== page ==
■ First of all, my congratulations on your pregnancy! Parenthood is a life changing experience and I am glad that you are excited to meet your little one. To answer your question, postpartum depression (PPD) is a condition that happens to some new mothers. When we deliver a baby, the experience requires an enormous amount of energy and strength from a woman. Although our bodies are generally able to do this, it is nevertheless a “top performance.” After a top performance it is not uncommon to feel kind of empty and uncertain about what is to come. We call this the ‘baby blues’. The third day after giving birth to a child a young mother can be teary or vulnerable. In general this goes away, but if the feelings persist and start to affect our daily functioning, we may possibly have a case of postpartum depression. It often starts within one month after birth. The causes can be numerous: physical (like the change of hormonal patterns), emotional (mood swings, feeling different than before giving birth) or social (worries about heavy responsibility or family dynamics). Postpartum depression can be experienced in many gradations and it seems to happen roughly in 15% of pregnancies.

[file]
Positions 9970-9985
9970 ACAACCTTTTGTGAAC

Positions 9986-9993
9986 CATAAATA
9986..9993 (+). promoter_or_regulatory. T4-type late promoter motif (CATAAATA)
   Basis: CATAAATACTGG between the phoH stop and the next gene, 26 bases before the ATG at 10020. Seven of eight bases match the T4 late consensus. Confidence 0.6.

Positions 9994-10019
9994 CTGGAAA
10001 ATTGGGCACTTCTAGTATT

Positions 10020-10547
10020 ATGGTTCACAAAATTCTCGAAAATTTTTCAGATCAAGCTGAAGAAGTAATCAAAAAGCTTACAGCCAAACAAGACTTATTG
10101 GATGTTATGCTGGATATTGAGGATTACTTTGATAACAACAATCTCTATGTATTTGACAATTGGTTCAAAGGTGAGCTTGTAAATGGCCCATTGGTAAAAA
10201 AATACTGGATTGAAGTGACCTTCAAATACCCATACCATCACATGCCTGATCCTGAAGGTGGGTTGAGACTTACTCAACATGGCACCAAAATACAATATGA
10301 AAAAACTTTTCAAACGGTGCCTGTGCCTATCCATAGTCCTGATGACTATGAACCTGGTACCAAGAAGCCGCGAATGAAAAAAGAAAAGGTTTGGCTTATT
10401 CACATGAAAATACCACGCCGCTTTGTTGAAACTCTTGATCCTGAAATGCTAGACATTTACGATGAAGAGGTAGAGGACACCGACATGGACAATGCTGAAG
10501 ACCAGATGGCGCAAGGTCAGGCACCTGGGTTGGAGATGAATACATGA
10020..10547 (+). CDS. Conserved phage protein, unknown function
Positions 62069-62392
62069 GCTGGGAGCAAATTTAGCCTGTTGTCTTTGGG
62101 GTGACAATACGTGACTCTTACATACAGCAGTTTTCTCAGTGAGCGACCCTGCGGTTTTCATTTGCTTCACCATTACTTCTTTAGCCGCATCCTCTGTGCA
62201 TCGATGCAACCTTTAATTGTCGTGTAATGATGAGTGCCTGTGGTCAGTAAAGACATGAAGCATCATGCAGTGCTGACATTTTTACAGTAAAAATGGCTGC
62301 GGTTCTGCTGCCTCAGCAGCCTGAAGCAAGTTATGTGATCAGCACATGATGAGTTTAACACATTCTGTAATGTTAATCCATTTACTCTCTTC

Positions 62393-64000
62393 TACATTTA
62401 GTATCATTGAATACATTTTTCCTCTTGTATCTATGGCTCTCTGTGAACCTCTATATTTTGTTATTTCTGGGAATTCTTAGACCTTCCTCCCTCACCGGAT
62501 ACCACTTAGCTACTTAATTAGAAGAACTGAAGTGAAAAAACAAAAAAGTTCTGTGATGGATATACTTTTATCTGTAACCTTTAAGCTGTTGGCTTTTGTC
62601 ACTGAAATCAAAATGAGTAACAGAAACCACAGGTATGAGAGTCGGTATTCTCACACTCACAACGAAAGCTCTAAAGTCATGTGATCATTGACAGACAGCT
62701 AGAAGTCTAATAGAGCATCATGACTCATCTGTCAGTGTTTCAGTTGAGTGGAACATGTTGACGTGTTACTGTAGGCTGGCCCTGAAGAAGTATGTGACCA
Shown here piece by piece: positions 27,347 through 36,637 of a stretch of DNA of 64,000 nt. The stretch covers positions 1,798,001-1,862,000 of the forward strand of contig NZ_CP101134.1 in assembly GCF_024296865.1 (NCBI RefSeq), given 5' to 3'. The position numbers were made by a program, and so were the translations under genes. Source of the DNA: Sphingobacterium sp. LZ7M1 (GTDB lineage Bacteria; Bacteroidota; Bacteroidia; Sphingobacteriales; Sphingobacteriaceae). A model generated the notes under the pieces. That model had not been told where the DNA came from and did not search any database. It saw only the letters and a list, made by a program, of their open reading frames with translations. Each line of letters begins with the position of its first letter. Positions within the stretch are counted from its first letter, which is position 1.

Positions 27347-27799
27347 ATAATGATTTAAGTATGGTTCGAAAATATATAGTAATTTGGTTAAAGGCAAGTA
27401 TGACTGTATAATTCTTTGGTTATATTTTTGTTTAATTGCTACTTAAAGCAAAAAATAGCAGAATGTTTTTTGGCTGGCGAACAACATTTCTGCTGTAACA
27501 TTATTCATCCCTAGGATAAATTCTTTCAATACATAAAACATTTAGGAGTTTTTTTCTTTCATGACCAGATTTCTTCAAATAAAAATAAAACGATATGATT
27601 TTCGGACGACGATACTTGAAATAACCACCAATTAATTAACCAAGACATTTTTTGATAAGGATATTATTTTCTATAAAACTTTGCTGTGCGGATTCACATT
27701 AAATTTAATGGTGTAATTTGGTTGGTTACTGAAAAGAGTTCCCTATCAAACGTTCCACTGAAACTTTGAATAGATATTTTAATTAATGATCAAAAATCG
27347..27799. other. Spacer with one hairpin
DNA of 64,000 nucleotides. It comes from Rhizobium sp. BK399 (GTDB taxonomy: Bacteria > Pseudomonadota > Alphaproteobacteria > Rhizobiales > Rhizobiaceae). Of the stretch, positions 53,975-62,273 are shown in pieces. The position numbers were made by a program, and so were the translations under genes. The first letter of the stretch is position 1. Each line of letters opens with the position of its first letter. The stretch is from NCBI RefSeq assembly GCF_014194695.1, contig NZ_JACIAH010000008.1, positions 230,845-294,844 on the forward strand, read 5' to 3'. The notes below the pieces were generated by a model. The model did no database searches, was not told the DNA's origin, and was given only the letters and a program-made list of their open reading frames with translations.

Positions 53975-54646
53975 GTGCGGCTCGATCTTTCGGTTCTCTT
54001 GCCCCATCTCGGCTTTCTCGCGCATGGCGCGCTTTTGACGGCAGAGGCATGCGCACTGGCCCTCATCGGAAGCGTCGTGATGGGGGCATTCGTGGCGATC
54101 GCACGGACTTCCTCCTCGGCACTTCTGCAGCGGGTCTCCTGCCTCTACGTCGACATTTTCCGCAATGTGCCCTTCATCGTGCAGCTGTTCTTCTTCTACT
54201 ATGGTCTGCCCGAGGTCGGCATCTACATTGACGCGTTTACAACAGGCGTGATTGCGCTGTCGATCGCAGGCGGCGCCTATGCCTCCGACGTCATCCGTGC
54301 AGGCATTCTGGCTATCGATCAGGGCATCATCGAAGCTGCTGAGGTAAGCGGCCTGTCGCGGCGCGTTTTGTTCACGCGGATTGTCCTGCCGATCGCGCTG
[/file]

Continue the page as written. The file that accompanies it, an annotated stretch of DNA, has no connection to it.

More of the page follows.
Your question ‘What can I do to prevent it?’ is a hard question. First and foremost, take care of yourself by eating healthy, taking care of your body, and being prepared for the delivery. This, of course, is something you do already as it is a vital part of being pregnant. It might be wise to have help in place after the birth by asking someone to be around for advice or to take over some tasks.